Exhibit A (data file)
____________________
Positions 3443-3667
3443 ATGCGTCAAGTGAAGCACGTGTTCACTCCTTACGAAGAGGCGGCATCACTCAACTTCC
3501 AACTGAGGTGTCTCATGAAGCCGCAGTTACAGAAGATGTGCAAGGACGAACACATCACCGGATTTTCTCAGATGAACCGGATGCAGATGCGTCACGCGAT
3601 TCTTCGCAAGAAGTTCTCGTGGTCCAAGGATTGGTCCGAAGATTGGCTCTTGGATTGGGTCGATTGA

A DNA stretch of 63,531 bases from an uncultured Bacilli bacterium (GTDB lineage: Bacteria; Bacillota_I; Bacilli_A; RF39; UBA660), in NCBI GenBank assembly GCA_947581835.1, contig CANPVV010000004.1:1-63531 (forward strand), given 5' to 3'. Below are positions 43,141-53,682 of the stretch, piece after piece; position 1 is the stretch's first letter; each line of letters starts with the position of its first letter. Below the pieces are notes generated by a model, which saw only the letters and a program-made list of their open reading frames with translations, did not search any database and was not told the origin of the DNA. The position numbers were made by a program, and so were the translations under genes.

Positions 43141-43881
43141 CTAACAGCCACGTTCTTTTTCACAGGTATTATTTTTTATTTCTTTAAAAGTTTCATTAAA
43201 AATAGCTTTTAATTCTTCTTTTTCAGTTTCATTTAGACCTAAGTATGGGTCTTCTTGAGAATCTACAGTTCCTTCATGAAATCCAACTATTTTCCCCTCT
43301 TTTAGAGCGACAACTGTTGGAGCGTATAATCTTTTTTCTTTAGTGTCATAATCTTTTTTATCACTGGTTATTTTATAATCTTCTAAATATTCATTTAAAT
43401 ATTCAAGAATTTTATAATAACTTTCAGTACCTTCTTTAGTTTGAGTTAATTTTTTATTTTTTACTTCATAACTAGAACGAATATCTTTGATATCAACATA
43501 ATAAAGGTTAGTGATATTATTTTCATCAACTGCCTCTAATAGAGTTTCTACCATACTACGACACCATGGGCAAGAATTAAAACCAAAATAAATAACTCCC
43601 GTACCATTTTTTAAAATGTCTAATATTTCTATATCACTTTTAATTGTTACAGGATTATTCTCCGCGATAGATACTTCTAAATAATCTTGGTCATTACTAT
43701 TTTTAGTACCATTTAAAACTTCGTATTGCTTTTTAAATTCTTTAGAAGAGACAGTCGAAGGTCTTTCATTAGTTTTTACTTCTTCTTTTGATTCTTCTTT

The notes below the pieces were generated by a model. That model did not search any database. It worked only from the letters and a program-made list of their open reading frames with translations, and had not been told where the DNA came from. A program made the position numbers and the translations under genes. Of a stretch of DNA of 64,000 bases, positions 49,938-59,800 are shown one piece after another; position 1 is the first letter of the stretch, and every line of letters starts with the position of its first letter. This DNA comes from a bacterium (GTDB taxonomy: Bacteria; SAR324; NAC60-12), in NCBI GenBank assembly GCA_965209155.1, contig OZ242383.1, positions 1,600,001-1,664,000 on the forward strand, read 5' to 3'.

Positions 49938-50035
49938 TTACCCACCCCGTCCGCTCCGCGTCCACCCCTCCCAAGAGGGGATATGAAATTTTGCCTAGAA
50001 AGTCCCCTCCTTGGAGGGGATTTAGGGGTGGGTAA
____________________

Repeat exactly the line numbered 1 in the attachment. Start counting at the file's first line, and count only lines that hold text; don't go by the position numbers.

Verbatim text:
Positions 3443-3667